Monday, October 22, 2007

Fun With Scala: Things I'm Learning From Lift #2

Thanks to astute reader Ken (Author's Note: I have a reader! An astute one! Who knew?!), I learned something about a feature I was bragging about in my last post; namely, the ability to import members of a class. As it turns out, not only is this feature present in Java 5 -- see the documentation for static imports -- the Scala version of it is pretty much equivalent.

Ken points out that my example of lift importing the members of the net.liftweb.util.Helpers "class" maps exactly to the corresponding Java import. I waved my hands around the fact that Helpers is actually an object, which is, simultaneously and at the same time, Scala's way of denoting a singleton and providing static members (all of the members of an object are effectively static). But it turns out that the import syntax I was bragging about works precisely because Helpers is an object and not a class.

Here's some lame, contrived, forced-example, somewhat-minimal Scala code to demonstrate:

Mixee.scala

package bogus;

class Mixee {
def weird: String = {"Weird Al!"}
def twentySeven: String = {"27!"}
}


Mixer.scala

package bogus;

import Mixee._;

object Mixer {
def main(args: Array[String]): Unit = { Console.println(weird); Console.println(twentySeven) }
}

As described here, Mixer.scala will refuse to compile, with the error: "not found: value Mixee". This is because Mixee is defined as a class. Change class to object and it compiles (and runs) just fine.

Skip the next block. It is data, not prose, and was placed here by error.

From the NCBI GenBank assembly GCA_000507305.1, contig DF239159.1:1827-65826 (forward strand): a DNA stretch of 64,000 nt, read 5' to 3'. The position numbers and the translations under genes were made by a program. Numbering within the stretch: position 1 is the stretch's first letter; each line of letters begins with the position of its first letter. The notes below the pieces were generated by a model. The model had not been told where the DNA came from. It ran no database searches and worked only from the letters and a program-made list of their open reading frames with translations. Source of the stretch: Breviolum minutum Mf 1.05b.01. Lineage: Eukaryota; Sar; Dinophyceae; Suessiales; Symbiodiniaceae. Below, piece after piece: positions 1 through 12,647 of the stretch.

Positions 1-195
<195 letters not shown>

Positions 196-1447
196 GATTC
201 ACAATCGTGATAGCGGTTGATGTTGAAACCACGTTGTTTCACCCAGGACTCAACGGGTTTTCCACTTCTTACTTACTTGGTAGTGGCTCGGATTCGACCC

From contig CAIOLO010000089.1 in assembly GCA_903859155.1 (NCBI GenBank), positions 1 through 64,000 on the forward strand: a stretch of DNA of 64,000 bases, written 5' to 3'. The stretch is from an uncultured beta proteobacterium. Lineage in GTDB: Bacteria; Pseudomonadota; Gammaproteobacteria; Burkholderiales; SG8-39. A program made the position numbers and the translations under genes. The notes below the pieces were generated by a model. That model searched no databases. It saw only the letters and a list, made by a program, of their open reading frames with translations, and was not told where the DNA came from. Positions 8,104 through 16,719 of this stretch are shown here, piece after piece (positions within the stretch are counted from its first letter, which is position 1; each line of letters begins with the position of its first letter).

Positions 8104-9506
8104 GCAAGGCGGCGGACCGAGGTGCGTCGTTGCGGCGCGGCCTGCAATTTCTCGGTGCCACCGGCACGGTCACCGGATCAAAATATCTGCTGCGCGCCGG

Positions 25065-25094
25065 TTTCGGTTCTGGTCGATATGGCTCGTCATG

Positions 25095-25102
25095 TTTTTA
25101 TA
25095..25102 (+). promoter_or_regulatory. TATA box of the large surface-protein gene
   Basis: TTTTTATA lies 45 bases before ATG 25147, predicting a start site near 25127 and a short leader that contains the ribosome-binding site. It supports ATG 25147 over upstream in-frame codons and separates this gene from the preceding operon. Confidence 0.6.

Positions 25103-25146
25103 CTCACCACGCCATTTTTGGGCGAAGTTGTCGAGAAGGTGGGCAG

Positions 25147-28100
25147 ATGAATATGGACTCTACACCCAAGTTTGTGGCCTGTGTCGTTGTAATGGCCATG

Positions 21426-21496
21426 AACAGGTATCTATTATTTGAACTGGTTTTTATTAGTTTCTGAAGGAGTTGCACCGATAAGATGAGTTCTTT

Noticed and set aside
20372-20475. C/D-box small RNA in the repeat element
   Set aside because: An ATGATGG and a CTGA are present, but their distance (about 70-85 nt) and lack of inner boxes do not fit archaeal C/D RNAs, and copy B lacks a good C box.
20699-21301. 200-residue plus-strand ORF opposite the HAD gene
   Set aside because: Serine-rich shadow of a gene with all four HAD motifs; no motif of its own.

Bonus Discovery: While researching this, I also learned that Eclipse with the Scala plugin is not as smart as it should be about building my bogus project. If I start with a clean compile (i.e., defining Mixee as an object), Eclipse is happy. If I then change the definition of Mixee from object to class, the error doesn't show up until I force a rebuild by selecting Project -> Clean... If I then change class back to object, the error goes away without my forcing the rebuild.

Anyone got a line on that? Ken? Anyone?

Anyway, just for the record, my purpose with these posts is not to bury Java, but to praise Scala and learn how it's different. I'll leave the determination of whether Scala is "better" than Java up to you, my readers. Both of you (hi, Mom!). ;-)

2 comments:

Steve Bendiola said...

one powerful feature of Scala's import is aliasing:

Welcome to Darwin!
computer:~ user$ scala
Welcome to Scala version 2.6.0-final.
Type in expressions to have them evaluated.
Type :help for more information.

scala> import java.util.{ArrayList => SomeOtherName}
import java.util.ArrayList=>SomeOtherName

scala> val x = new SomeOtherName
x: java.util.ArrayList = []

scala> x add 3
res0: Boolean = true

scala> println(x)
[3]

scala> import x._
import x._

scala> add(5)
res3: Boolean = true

scala> println(x)
[3, 5]

Arrgh said...

You may also want to make use of Scala's type inference; I believe this is a minimal version of your Mixee class:

class Mixee {
def weird = "Weird Al!"
def twentySeven = "27!"
}